Sep 8, 2020

Lower Back Pain? This May be the Cause

Healthy Living.

Many adults experience lower back pain but often don’t realize that their everyday activities are the cause of it. Back pain can interfere with your life, so it is important to pinpoint the cause and make changes that will help alleviate the pain

What’s Causing My Lower Back Pain?

Two of the most common causes of lower back pain are inactivity or exercising incorrectly.
People who spend large portions of their days sitting at a desk are more likely to experience lower back pain. Getting up and walking every hour can help. Using a standing desk instead of sitting can also be a good solution.
Surprisingly, exercise can also be a cause of lower back pain.  Lifting weights incorrectly can put strain on your back.  Additionally, if you neglect strengthening your core muscles, exercise can make lower back pain worse.

How Can I Prevent Lower Back Pain?

In addition to exercising correctly and making sure that you don’t sit for long periods, there are some things you can do to prevent lower back pain.
  • Work on improving posture: strengthening your core and upper back muscles can improve you posture. Be mindful of how you sit and stand, and how that may be causing pain.
  • Stay hydrated: dehydration can cause cramps and muscle spasms; often these can be felt in the lower back muscles.

How Can I Treat My Lower Back Pain?

There are several treatment you can try at home to relieve lower back pain.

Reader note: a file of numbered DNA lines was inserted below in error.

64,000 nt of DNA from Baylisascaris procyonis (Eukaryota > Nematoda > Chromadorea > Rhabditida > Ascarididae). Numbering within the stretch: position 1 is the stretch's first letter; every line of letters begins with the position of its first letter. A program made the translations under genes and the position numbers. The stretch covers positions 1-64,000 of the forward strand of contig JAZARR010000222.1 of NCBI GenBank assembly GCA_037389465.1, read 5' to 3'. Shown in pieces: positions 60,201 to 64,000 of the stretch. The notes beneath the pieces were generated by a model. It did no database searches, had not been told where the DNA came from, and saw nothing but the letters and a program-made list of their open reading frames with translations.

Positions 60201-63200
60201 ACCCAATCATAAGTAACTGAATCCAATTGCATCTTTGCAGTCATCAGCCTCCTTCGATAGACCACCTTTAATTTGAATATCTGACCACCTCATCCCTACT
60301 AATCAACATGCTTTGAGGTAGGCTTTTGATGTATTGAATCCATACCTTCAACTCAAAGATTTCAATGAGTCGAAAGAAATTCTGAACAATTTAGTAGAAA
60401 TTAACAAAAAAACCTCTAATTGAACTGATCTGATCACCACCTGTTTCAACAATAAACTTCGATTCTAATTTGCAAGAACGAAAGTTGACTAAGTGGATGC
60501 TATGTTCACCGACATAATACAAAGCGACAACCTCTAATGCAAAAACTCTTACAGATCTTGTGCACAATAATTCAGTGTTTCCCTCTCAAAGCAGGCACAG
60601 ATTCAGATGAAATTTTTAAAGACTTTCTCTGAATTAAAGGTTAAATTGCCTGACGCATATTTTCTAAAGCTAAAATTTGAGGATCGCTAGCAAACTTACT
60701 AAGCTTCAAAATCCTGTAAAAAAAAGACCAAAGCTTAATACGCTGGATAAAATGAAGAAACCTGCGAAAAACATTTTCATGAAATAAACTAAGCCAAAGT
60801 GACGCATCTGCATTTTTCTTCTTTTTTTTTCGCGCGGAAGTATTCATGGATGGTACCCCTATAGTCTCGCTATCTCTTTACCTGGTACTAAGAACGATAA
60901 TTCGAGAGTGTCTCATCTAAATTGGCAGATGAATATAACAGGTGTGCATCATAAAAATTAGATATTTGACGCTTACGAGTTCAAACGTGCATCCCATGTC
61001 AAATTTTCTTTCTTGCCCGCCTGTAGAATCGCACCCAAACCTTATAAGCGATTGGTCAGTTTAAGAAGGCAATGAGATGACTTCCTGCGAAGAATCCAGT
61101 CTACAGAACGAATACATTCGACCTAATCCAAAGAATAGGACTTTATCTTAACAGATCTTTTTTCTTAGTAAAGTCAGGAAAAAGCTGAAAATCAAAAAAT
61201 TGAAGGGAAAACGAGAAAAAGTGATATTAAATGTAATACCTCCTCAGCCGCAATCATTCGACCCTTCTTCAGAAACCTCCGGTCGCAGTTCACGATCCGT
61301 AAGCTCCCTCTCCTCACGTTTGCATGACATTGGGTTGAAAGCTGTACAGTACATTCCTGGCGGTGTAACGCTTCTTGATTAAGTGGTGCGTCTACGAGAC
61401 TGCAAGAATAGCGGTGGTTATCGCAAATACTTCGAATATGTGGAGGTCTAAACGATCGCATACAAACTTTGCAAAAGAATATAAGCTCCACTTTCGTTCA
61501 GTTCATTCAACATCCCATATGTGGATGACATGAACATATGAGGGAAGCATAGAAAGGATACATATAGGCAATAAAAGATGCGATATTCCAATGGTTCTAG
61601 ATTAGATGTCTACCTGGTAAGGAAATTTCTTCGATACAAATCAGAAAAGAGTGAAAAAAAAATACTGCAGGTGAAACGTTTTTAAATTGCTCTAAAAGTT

• Use heat and ice: apply an ice pack or heating pad for 10-20 minutes a few times per day.
  • Lie flat on the floor for a few minutes each day.
  • Take an anti-inflammatory to help relieve pain and inflammation.
  • See a physical therapist: A physical therapist can help you strengthen certain muscles that will help correct bad posture and relieve pain.

When Should I See My Doctor for Lower Back Pain?

While there are lifestyle changes and home remedies for lower back pain, there are times when it may be good to consult your doctor about your pain. If your pain has been ongoing for a few weeks, it may be good to tell your doctor so that it doesn’t become worse. 
If, along with your back pain, you are experiencing numbness, tingling, pain that radiates down your back, or bowel problems, you should notify your doctor. These symptoms could be a sign that your back pain is caused by another issue.
Crisp Regional’s Pain Management Center is here to help you determine how best to manage your pain. Ultimately, it’s important not to ignore your back pain. Some simple lifestyle changes could make all the difference in allowing you to live pain-free.

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